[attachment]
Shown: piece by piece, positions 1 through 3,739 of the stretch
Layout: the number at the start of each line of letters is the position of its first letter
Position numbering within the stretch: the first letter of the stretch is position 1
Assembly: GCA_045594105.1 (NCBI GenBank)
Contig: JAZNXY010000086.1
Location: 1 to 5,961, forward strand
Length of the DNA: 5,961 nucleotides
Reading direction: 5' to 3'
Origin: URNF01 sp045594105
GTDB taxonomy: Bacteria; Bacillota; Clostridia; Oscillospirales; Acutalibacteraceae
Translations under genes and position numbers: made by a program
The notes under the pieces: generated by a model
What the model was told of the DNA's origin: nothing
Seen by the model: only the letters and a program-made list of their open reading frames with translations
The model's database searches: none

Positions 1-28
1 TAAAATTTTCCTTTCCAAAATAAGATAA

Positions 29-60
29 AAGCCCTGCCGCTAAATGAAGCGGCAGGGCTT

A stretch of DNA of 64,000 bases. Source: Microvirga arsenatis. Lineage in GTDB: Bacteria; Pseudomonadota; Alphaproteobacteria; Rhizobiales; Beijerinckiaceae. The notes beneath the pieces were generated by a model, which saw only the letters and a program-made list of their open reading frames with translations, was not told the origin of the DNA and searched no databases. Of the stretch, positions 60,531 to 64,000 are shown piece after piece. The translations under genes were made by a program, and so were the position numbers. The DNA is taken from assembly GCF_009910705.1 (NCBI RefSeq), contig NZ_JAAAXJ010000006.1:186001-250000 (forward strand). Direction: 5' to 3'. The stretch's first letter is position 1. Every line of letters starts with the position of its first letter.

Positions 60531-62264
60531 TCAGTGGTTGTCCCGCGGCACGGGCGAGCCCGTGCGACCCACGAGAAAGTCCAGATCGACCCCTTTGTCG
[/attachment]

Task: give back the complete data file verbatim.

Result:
Shown: piece by piece, positions 1 through 3,739 of the stretch
Layout: the number at the start of each line of letters is the position of its first letter
Position numbering within the stretch: the first letter of the stretch is position 1
Assembly: GCA_045594105.1 (NCBI GenBank)
Contig: JAZNXY010000086.1
Location: 1 to 5,961, forward strand
Length of the DNA: 5,961 nucleotides
Reading direction: 5' to 3'
Origin: URNF01 sp045594105
GTDB taxonomy: Bacteria; Bacillota; Clostridia; Oscillospirales; Acutalibacteraceae
Translations under genes and position numbers: made by a program
The notes under the pieces: generated by a model
What the model was told of the DNA's origin: nothing
Seen by the model: only the letters and a program-made list of their open reading frames with translations
The model's database searches: none

Positions 1-28
1 TAAAATTTTCCTTTCCAAAATAAGATAA

Positions 29-60
29 AAGCCCTGCCGCTAAATGAAGCGGCAGGGCTT

A stretch of DNA of 64,000 bases. Source: Microvirga arsenatis. Lineage in GTDB: Bacteria; Pseudomonadota; Alphaproteobacteria; Rhizobiales; Beijerinckiaceae. The notes beneath the pieces were generated by a model, which saw only the letters and a program-made list of their open reading frames with translations, was not told the origin of the DNA and searched no databases. Of the stretch, positions 60,531 to 64,000 are shown piece after piece. The translations under genes were made by a program, and so were the position numbers. The DNA is taken from assembly GCF_009910705.1 (NCBI RefSeq), contig NZ_JAAAXJ010000006.1:186001-250000 (forward strand). Direction: 5' to 3'. The stretch's first letter is position 1. Every line of letters starts with the position of its first letter.

Positions 60531-62264
60531 TCAGTGGTTGTCCCGCGGCACGGGCGAGCCCGTGCGACCCACGAGAAAGTCCAGATCGACCCCTTTGTCG